Week 12, 2018 | Kristin Kimball | Mar 23, 2018
We’re past the spring equinox now, closer to the light half of the year than to the dark. But here in the North Country, the return of light doesn’t correlate with the return of heat. We had lows in the single digits this week, and had to scramble to place heaters, protect pipes, and keep water open for animals – chores that are usually well over by this time of year. We also postponed shearing, which was scheduled for Monday morning, when the windchill registered below zero. The sheep and the shearers were relieved, I think. We’ve rescheduled for next Monday. The first lambs will hit the ground in a month. Meanwhile, the greenhouses are helping make up the lag between light and heat. Who needs spring break in Florida when you can have spring break in the greenhouse, where it’s 80 degrees and humid, and you’re surrounded by happy young plants? Most days, we have to keep the doors cracked to stop it from getting too hot in there. Seeding for transplant continues at a fast pace, and the direct seeded spinach in the south greenhouse is growing nicely. If all goes well and the field drainage catches up with the snow melt, it’ll only be about 5 short weeks before we’re planting the onion starts into the field.
The Great Fencing Project is nearly half finished now. Scott, who has organized much of it, pointed out that we’re stringing enough wire, in linear feet, to reach from here to Plattsburgh. I am excited to have six strand perimeter fencing that will – or should — hold every class of animal from geese and lambs to cows and draft horses. In other animal news, we moved all the pigs off the pasture this week. The melting conditions made it too muddy and wet for them. They’re under cover now, and look happier. We’re getting braced for the arrival of our first batch of chicks, making improvements in the East Barn, where we brood them until they are big enough to get onto pasture. We’re pouring a new concrete slab in there this week and pulling out all the equipment for cleaning.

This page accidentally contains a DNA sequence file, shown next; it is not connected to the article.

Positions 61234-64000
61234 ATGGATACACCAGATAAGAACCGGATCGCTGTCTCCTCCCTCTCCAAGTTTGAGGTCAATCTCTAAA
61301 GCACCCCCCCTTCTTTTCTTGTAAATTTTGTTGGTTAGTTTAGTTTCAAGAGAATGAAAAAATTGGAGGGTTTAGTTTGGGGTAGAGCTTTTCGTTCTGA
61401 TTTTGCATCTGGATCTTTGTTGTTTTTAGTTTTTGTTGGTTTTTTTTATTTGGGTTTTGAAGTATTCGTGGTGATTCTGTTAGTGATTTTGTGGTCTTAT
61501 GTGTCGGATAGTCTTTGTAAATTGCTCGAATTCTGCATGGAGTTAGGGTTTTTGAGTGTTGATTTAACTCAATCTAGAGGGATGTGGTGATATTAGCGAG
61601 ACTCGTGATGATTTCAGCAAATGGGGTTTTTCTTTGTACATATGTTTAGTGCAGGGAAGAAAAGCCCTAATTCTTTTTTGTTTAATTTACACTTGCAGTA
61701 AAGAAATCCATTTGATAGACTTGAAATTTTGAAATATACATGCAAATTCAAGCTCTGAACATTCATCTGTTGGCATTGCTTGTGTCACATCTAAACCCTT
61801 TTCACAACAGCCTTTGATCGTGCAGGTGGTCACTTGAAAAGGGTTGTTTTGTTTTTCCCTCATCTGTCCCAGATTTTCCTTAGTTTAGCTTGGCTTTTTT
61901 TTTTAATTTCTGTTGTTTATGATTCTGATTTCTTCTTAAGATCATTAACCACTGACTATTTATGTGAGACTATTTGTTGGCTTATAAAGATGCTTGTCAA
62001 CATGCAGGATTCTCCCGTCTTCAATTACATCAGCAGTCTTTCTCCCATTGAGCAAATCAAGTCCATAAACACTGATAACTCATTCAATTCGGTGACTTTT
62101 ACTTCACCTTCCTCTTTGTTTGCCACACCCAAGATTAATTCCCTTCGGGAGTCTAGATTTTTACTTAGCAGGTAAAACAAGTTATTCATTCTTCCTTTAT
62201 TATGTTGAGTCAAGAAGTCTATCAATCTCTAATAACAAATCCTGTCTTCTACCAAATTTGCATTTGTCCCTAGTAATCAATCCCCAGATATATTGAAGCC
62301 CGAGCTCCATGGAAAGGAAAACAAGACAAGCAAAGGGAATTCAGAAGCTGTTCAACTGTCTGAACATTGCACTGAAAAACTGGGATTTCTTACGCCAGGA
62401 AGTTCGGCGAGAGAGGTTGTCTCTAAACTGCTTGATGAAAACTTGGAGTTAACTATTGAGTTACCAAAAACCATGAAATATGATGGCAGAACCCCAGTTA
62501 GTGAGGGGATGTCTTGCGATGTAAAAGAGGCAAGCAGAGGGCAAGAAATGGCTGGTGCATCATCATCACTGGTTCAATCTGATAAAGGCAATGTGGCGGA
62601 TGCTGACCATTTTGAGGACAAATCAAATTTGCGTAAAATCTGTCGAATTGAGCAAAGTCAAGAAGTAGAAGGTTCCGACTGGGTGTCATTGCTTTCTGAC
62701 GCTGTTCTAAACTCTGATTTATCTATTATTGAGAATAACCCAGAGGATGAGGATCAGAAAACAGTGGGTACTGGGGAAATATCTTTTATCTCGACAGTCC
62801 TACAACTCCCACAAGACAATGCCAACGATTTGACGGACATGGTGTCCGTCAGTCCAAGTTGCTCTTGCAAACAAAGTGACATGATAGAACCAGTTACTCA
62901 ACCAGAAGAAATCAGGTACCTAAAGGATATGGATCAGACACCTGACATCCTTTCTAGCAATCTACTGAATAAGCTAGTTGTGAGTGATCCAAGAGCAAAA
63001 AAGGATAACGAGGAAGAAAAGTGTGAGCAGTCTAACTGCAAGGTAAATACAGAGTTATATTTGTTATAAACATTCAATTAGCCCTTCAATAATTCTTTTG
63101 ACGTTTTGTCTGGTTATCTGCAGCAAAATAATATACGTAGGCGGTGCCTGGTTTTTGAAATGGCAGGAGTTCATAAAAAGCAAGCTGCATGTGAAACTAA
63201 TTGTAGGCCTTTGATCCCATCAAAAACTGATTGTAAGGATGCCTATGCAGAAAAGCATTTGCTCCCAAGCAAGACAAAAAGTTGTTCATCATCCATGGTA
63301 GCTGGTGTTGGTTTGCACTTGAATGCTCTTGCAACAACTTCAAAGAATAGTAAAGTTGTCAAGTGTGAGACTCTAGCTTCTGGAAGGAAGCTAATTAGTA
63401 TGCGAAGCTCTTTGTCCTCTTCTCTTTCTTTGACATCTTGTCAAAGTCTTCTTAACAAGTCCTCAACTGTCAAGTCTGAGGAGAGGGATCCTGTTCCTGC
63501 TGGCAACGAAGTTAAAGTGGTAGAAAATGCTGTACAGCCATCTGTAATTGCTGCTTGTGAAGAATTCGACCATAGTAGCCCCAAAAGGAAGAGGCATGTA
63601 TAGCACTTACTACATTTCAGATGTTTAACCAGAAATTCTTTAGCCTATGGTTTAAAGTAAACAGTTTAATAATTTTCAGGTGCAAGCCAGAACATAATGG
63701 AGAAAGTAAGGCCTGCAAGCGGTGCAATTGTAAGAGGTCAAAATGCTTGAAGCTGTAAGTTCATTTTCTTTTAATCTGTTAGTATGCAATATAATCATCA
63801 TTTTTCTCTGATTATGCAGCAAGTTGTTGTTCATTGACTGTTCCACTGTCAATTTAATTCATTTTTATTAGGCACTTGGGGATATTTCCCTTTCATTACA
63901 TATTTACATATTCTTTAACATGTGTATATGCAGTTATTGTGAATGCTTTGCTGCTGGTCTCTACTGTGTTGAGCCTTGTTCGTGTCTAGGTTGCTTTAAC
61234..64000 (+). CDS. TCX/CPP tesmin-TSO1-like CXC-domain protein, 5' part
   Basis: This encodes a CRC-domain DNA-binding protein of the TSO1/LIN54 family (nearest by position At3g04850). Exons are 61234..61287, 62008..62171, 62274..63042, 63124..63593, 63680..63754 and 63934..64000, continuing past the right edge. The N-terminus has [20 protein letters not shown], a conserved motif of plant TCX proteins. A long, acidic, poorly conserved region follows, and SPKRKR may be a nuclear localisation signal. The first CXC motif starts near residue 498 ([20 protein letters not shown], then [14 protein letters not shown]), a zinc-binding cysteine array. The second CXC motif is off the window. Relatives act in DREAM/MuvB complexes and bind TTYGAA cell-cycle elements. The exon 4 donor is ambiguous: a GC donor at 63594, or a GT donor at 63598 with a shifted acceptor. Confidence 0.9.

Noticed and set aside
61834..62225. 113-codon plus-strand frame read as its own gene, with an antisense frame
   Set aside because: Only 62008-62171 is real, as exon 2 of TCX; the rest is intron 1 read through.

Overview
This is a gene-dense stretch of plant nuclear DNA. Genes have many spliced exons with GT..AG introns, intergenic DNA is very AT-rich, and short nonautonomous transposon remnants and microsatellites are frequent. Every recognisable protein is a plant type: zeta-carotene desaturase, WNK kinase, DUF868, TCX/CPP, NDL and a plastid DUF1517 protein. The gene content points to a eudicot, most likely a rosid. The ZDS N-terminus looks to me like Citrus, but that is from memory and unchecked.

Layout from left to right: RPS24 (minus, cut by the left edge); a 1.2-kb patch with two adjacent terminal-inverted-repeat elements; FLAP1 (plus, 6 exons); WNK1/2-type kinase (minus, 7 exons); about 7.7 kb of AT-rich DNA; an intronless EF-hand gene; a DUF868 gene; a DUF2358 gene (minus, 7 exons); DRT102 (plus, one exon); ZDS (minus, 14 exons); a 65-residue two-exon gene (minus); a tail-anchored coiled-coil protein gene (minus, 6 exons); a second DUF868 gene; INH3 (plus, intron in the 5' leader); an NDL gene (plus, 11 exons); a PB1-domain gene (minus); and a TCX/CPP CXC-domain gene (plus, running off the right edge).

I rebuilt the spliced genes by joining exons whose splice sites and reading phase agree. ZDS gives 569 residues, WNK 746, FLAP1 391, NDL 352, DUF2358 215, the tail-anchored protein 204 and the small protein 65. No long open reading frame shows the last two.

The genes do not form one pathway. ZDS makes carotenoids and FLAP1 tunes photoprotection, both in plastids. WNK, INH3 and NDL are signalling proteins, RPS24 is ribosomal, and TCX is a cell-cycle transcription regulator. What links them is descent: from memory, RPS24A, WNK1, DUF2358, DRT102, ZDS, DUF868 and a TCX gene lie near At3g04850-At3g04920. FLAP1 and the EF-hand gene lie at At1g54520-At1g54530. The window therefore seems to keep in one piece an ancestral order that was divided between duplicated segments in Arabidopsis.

In the kitchen, we’ve been eating a lot of tortillas this week. We toast them directly over the gas burner of our kitchen stove, using tongs to flip them just when they start to char, but you can also heat them in a skillet or in the oven. Some of our favorite fillings to date have been the simplest ones: black beans with sour cream and some cilantro (from the freezer), plus a spoonful of our fermented hot sauce. Or pulled pork, cooked all day in the slow cooker with cumin and garlic and topped, multiculturally, with some tart kimchi or kraut. Last night, we had them with seasoned ground beef and onions, plus some Juliet tomatoes we had in the freezer, cooked down into a sauce. Sometimes we eat them for breakfast, with scrambled eggs. But Jane’s number one favorite treat is cutting the tortillas into thin slices and frying them until they’re crispy, and putting them on top of things or just eating as a snack – a technique she has now perfected. We have heard a lot of good feedback about tortillas, and have been busy thinking about what else we can add to the share. House-made tempeh and tofu (from our own soybeans) are under consideration. Let us know your thoughts. And that’s the news from Essex Farm for this bright cold 12th week of 2018. Find us at 518-963-4613, firstname.lastname@example.org, at our website essexfarmcsa, or on the farm, any day but Sunday.
-Kristin & Mark Kimball